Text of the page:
(Bloomberg News) Europeans left stranded at airports last year as an Icelandic volcano spewed ash across the continent may soon benefit from the power that seethes beneath the remote north Atlantic island.
Iceland is doing a feasibility study into building a 1,170- kilometer (727-mile) power cable to Scotland to send some of its untapped potential of 18 terawatt-hours of geothermal and hydropower-that's enough for 5 million European homes. The project has the backing of the government, Industry Minister Katrin Juliusdottir said in an interview.
"Icelanders live with earthquakes and volcanic activity but the benefits are that now we can monetize these powers," said Valdimar Armann, an economist at Reykjavik-based asset manager GAMMA, who estimates annual clean-energy exports could reach about a tenth of the island's $12 billion economy.
The island is trying to emerge from Europe's biggest banking meltdown this century to restyle itself as one of the European Union's main sources of renewable energy. The power cable, which would be the longest of its kind ever built, would come as the EU strives to reach its target of 20% clean energy by 2020. In about 20 years, Iceland's energy revenue per capita may rival that of Norway, where oil income has made its $540 billion sovereign wealth fund the world's second-biggest, Armann said.
The U.K. day-ahead spot price values 18 terawatt hours at 828 million pounds ($1.33 billion), according to data available on Bloomberg. Landsvirkjun, a state-owned utility that produces 75% of Iceland's electricity, is driving the feasibility study for the $2.1 billion power-cable project, which would send as much as 5 terawatt-hours a year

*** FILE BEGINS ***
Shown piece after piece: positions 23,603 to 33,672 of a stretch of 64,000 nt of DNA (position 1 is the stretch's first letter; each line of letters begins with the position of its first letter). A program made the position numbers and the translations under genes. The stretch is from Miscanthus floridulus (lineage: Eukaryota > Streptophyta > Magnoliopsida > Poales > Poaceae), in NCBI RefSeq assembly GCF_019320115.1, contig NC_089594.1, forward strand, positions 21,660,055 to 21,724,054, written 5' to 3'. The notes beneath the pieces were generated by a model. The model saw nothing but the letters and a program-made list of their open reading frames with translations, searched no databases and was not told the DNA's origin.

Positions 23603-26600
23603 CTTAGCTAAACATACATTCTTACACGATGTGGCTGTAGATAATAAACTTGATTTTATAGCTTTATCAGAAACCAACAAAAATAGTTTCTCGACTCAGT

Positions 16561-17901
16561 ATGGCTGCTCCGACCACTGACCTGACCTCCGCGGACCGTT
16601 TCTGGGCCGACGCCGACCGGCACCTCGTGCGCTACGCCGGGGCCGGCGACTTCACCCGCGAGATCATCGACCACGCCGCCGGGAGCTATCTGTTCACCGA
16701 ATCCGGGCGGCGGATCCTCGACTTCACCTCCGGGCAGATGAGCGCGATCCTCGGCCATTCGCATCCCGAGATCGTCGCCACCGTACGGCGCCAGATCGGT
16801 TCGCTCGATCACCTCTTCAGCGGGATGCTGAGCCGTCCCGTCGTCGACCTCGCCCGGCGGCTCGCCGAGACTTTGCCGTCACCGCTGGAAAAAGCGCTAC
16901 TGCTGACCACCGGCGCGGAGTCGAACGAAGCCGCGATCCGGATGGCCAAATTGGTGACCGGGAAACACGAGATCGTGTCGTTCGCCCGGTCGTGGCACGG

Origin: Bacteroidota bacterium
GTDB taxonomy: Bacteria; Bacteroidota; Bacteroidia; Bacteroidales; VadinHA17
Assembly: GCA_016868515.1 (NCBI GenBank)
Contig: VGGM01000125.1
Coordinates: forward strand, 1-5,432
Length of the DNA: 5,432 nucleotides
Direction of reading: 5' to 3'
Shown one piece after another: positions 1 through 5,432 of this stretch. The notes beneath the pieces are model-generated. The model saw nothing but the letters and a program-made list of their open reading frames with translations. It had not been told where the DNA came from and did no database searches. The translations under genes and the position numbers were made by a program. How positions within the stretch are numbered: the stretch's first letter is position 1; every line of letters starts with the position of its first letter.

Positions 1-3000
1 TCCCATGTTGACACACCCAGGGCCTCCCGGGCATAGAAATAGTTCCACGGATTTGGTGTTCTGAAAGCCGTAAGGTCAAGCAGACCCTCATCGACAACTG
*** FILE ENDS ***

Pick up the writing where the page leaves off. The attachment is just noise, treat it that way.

Investors are already more upbeat about Iceland's prospects of recovery. The cost of insuring against an Icelandic default fell below Spain's on Feb. 11, credit default swaps show. The island, the world's fifth-richest per capita in 2007, still has a long way to go before it can restore its former wealth. Its 2008 banking crisis sent the krona down 80% against the euro offshore and shaved almost a fifth off disposable incomes the following year.
Iceland may also be unable to realize its geothermal dreams without some foreign investment. It costs $300 million to $400 million to generate each terawatt hour, said Hordur Arnarson, Landsvirkjun's chief executive officer, who expects the results of the study by the end of the year.
The government estimates that 75% of Iceland's potential energy is undeveloped. Hydropower, fueled by the island's glaciers, accounts for about 73% of electricity production, with geothermal generating about 27%. About 39% of the available geothermal energy, which taps the earth's heat, is used to make electricity.